Skipping the Funeral Reception
After Tom’s funeral, I drove to my childhood neighborhood,
its street shrunk by time. I paused by the mouth of the Masons’
garage where Mark’s Yamaha felt its first hunger,
where his father’s MG rested on wood blocks blackened
by gasoline and oil stains. Mark, the first to die in a heap
of bike and bark from a red maple’s trunk. Mark, now
a weathered cross-stick in the knapweed off River Road.
The widow Seavey’s house next door, its paint curling like
old calendar pages in a patch of sun: her porch, airy and empty,
the missing wrought iron table where she once filled a cookie jar
with fresh hermits each morning, brown sugar preserving
the warmth soft and sweet with summer afternoons.
Then Merilee Miller’s bone-colored split ranch. The girl
who belittled tough boys like us when we wore eye black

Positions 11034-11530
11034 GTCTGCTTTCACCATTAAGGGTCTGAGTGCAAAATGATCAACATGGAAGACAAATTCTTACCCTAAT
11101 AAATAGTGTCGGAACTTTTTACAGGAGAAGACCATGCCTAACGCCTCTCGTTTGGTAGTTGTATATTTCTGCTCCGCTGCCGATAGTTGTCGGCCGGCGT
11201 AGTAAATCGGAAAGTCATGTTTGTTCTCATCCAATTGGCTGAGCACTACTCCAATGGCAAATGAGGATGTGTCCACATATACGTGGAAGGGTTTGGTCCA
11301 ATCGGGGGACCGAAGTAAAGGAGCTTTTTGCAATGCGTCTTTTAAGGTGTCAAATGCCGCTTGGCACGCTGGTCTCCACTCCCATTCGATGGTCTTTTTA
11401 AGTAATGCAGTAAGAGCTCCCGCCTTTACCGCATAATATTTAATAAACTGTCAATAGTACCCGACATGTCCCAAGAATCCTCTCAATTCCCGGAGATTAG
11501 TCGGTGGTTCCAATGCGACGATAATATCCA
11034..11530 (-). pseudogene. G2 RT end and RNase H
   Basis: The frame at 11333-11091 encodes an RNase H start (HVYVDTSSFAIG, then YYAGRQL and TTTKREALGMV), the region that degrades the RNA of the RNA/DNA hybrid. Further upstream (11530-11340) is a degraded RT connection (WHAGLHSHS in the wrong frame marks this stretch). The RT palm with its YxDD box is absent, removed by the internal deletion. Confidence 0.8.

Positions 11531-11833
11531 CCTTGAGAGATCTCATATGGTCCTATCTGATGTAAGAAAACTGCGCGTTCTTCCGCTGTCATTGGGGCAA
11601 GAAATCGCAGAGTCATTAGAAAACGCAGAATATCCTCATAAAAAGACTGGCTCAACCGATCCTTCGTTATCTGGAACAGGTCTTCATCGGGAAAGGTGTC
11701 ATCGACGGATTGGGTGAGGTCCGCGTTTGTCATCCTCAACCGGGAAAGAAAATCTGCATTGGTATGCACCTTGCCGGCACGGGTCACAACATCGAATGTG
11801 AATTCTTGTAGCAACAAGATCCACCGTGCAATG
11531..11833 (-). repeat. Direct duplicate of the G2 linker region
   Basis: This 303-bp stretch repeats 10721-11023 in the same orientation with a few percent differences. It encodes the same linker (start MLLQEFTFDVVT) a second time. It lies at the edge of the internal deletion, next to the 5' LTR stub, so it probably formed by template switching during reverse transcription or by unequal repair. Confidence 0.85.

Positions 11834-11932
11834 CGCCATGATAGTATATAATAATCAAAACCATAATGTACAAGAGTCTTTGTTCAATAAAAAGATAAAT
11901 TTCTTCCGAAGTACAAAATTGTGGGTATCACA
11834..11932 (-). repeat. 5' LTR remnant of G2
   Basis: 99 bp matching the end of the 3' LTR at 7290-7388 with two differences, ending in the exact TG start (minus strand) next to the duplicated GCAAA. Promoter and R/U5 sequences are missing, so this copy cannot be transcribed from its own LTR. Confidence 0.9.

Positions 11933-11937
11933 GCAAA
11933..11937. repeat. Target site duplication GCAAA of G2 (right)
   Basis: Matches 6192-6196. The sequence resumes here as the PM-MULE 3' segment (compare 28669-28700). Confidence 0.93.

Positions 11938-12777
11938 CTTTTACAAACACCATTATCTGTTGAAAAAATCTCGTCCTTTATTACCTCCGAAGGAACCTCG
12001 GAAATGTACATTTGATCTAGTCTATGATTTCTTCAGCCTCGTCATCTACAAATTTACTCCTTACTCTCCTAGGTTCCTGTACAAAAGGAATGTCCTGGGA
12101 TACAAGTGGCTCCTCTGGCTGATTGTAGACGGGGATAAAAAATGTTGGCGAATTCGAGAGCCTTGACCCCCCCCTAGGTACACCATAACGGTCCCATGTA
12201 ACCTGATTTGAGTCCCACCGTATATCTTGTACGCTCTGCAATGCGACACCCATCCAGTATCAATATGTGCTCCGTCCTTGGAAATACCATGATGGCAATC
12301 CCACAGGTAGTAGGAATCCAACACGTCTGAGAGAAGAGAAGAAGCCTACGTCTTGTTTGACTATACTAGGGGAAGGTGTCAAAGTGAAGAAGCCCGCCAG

for football, calling it a hidden urge for make-up. A suicide
in her forties, someone at Tom’s funeral told me.
And the hill we tobogganed each winter, crouching like an
embarrassed knoll between these houses harboring hidden
interlopers, each one whispering names only I could hear:
Seavey’s, Mason’s, Miller’s. The board and batten of memory.
Mark, Merilee, my brother. And me, just from the funeral
of the fourth—Tom. The boy we shoved because we could.
Chiclet smile. The blue eyes of hero worship. Stopping
on the corner, looking at his saltbox Cape, I remembered his mother
lifting the window sash, calling after her son, her voice climbing
the north wind: “Tom, you going caroling with the boys?”
Yes. Tom with the rest of us for once. Heading up the street
under a lead-box sky one brazenly-cold Christmas Eve. Boys
so happy and sure we even let Tom tag along. “Joy to the World”
rising in brief clouds. Mouths filled with the lie of immortal life.
Ken Craft is the author of two collections of poetry, Lost Sherpa of Happiness (Kelsay Books) and The Indifferent World (FutureCycle Press). His third collection, Reincarnation & Other Stimulants, will be released in 2021.